October 2, 2005
Time To Define The Relationship”
Intro: We have all experienced what it is like to hit the pivotal moment in life when we need to do a DTR: “Define The Relationship!” A couple has been dating for a number of months, things are going well, and everyone seems happy with how things are proceeding. Then things begin to get a little more serious. Both parties involved are wondering, “Is this the real deal?” One or both of them sense a need to sit down and ask the big questions, “What are we doing here?” Where are we going? What comes next in this relationship? Is this the one for me? This is a DTR! A DTR is when we have to ask ourselves, “Am I going to take this relationship to the next level?”
Abraham discovered the DTR moments happen with God all through life if we are paying attention and are ready to respond. Over and over God invited Abraham to a new place of intimacy, a new level of commitment, and a deeper place of community. In each case, Abraham moved out of the DTR moment into a new place of faith. In the same way, God invites us to keep taking steps of faith as we walk with him. He wants us to tune in and recognize when we have DTR moments so that we can respond and go to deeper places of faith and love.
Genesis 1 through 11, as you know, charted both God’s goodness, but also the downward spiral of the human race. In the first chapter, God blesses Adam--Genesis 1:28--but Adam and his descendents disobey. So God begins again. In Genesis 9:1 it says God blesses Noah, but things go from bad to worse. There’s kind of a climax at Babel where people say, “We will make a name for ourselves. We’ll be like God and devote ourselves to our own glorification.”
And we wonder as we read, will God run out of patience? Is his dream of community amongst human beings made in his image lost? No, it is not. God will begin again with a new strategy. He will work with one man--a man originally named Abram, which means “exalted father” whose name God changes to Abraham, which means “the father of many nations.”
God will form a covenant with Abraham. Now covenant is, in fact, our key word for this morning. Interestingly, we know a lot more about ancient covenants than people did a hundred years ago. Archaeologists have found a large number of covenants between overlords and their vassals in Hittite texts from between the 14th and 13th centuries B.C.
I’ll give you a definition here. A covenant is a means to establish a binding relationship, where none existed before, based on faithfulness to a solemn vow. Sometimes covenants were unilateral, that is they were made between a more powerful and a less powerful partner like a king and his subjects. Sometimes they were bilateral, where both parties agree to a covenant as equals, like a covenant of friendship.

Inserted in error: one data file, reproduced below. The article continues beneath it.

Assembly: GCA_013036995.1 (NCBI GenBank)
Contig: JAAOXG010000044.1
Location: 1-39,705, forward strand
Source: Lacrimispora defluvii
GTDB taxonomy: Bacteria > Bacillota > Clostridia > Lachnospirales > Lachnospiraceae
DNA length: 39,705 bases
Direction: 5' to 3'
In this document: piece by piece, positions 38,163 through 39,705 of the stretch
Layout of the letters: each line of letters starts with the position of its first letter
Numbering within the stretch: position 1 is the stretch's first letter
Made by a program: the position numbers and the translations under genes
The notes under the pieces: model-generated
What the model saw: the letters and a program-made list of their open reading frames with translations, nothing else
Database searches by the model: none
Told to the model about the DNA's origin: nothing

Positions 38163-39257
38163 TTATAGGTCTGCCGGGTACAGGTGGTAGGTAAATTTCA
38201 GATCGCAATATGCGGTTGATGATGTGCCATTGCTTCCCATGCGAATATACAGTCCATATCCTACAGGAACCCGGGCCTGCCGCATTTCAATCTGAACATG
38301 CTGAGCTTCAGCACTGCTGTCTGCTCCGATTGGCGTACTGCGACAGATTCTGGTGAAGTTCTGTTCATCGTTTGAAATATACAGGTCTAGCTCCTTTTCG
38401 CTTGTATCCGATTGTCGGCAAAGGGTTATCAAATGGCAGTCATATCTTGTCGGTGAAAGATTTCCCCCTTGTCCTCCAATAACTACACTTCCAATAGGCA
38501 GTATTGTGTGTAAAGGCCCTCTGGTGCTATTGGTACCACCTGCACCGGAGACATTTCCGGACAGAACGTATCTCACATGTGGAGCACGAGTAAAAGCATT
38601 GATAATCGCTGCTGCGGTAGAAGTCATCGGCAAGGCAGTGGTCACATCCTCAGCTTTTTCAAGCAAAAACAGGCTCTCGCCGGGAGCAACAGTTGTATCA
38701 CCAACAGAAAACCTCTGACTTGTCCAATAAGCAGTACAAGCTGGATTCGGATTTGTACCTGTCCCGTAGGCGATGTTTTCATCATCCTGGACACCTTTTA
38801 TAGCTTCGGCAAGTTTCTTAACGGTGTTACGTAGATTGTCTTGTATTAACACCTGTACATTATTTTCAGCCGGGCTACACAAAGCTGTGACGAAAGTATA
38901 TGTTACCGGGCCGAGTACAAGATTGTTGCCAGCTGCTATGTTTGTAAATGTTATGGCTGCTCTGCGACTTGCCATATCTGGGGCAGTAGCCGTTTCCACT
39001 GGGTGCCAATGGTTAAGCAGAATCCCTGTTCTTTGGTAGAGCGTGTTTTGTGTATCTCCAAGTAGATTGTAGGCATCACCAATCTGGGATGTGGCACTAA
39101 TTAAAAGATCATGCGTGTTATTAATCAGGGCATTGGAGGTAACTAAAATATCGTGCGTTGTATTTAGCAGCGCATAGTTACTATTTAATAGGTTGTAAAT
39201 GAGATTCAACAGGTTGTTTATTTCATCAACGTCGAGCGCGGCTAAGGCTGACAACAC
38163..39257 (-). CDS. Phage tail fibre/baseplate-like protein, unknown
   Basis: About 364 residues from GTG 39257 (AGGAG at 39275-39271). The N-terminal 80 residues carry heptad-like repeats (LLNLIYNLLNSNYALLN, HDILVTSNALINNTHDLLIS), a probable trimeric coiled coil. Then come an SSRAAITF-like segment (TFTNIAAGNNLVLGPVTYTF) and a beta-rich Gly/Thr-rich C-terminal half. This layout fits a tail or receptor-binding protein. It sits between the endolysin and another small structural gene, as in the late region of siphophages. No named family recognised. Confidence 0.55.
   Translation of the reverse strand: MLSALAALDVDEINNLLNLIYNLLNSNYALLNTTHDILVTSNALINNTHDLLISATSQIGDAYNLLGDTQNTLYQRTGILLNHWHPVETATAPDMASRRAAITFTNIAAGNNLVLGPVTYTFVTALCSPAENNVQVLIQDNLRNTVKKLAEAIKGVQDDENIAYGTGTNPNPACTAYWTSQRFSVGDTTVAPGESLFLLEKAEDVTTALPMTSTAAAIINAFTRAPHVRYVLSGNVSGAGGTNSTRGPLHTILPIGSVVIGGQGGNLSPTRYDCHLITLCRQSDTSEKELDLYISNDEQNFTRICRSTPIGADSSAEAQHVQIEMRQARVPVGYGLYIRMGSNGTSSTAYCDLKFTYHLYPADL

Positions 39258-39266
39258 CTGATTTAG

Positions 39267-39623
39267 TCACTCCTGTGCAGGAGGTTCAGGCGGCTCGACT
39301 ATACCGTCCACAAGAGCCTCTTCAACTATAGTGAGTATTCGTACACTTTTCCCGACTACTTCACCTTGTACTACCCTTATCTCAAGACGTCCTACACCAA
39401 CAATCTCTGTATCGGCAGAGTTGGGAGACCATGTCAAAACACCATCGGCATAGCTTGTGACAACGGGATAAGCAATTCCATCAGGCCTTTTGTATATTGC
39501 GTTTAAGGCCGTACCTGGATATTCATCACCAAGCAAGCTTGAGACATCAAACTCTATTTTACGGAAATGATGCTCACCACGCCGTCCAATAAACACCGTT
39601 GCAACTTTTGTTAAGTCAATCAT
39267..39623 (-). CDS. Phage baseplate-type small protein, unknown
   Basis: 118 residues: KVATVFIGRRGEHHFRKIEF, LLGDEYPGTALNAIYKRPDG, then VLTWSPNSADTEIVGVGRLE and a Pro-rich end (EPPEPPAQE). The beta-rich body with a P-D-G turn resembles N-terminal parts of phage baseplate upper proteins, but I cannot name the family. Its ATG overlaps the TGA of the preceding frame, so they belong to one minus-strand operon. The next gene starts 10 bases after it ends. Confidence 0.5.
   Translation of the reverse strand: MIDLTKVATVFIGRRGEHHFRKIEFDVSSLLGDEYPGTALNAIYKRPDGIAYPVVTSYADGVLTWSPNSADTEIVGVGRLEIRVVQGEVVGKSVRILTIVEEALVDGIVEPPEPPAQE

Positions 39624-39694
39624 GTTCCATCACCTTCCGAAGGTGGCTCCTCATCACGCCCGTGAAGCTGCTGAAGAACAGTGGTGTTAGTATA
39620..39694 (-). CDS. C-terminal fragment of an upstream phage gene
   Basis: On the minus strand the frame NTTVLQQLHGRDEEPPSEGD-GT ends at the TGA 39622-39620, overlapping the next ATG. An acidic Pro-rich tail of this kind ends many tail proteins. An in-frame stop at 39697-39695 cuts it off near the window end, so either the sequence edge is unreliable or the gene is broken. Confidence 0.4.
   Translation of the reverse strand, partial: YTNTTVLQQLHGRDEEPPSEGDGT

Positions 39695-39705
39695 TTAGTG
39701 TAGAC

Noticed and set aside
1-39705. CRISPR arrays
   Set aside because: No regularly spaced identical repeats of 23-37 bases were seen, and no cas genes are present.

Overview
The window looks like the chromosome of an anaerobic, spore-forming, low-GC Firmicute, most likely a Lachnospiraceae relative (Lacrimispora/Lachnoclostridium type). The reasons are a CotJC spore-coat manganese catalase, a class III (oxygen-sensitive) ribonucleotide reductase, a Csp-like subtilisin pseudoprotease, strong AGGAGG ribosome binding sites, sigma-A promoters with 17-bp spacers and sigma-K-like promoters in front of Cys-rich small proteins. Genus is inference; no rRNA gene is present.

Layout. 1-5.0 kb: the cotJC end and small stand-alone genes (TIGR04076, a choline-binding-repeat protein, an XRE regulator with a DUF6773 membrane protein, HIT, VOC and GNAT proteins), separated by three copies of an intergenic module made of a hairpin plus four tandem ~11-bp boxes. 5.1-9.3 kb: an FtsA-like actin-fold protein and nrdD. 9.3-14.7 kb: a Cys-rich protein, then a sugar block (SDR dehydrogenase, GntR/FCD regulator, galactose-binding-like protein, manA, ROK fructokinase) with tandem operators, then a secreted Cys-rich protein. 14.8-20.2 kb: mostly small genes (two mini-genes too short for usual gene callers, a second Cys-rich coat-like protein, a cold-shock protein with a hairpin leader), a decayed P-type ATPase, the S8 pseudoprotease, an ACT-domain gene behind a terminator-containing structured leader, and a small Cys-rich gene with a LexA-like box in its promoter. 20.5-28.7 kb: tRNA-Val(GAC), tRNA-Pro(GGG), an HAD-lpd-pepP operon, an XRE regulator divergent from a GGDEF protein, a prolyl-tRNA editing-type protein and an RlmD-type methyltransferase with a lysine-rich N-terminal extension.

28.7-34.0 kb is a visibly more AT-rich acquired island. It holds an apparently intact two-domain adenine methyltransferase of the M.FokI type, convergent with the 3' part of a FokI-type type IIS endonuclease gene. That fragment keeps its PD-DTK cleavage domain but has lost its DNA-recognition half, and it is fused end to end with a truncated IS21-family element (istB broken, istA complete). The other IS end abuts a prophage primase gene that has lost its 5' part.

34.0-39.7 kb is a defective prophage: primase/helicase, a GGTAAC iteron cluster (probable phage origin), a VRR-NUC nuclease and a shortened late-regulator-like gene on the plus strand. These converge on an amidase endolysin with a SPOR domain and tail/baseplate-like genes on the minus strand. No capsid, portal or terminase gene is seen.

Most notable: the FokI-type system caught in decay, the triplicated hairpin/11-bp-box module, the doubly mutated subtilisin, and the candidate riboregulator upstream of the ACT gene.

But with Abraham something remarkable is happening. God is entering a covenant with ordinary human beings. God is promising himself to fallen people. And this morning we’ll walk through Abraham’s life and focus on three of eight encounters he has with God, where the nature of this covenant gets clearer, sharper and deeper.
I want to start just before chapter 12 with Genesis 11:31: “Terah took his son Abram, his grandson Lot of Haran, and his daughter-in-law Sarai, the wife of his son Abram, and together they set out from Ur of the Chaldeans to go to Canaan. But when they came to Haran, they settled there. Terah lived 205 years, and he died in Haran.”
1. God calls Abraham to leave and promises him many blessings. (Genesis 12:1-9)
“The Lord had said to Abram, ‘Leave your country, your people and your father’s household and go to the land I will show you. I will make you into a great nation and I will bless you; I will make your name great, and you will be a blessing. I will bless those who bless you, and whoever curses you I will curse; and all peoples on earth will be blessed through you.’”
God has a single command for Abraham: “Leave. Leave your country. Leave your people, your tribe, your father’s household. Leave everything safe and familiar including your old gods.” Abraham had not known God.
We’re told in Joshua 24:2, “Long ago,” Joshua says to the people of Israel, “your forefathers, including Terah the father of Abraham, lived beyond the Euphrates River and worshiped other gods.” God said, “I want you to leave all of that.”
There’s an Old Testament principle here that might be called the “Principle of Separation.” God says, “I want you to be separate from other gods and the cultures built around them--from your old values, your old priorities, your old identity. I want you to separate yourself from that and be separate for God, for Me in this mission I have for you.”
Look again at verse one: “The Lord had said to Abram, ‘Leave your country, your people and your father’s household and go’”--go where? “Go to the land I will show you.” This is a little vague, isn’t it? There is not much to tell Sarah, and wives like to know details about these sorts of things.
Just think about it, because these are real people. Imagine the conversation they must have had. “Sarah, pack up all our belongings. We’re moving away from everyone and everything familiar to us.” “Where are we going?” “I don’t know exactly. I’ll know it when I see it.”
And she says to him what any wife would say to her husband: “How will we know if we get lost? Who are you going to ask for directions?” “We won’t get lost. God will tell me when we get there.”
This would be the one trip in human history where when a wife would say, “Where are in the world are we?” and the husband would say, “God only knows,” he’d be speaking literal truth.
Now let’s look at God’s promise to Abraham in verses 2 & 3. The essence of this promise consists of a single word. Bless. Remember, God initially wanted to bless Adam. God wanted to bless Noah. God says, “Now, I’ll bless you. I’ll make you a great nation.” We already know from Genesis 11:30 that Abraham and his wife are childless.
God says, “I will make your name great.” Do you remember what group of people said, “We’re going to make our name great”? It was the people of Babel ironically. God loves to exalt people, but he can only do it for the humble. If the arrogant are exalted it just gets destructive for everyone.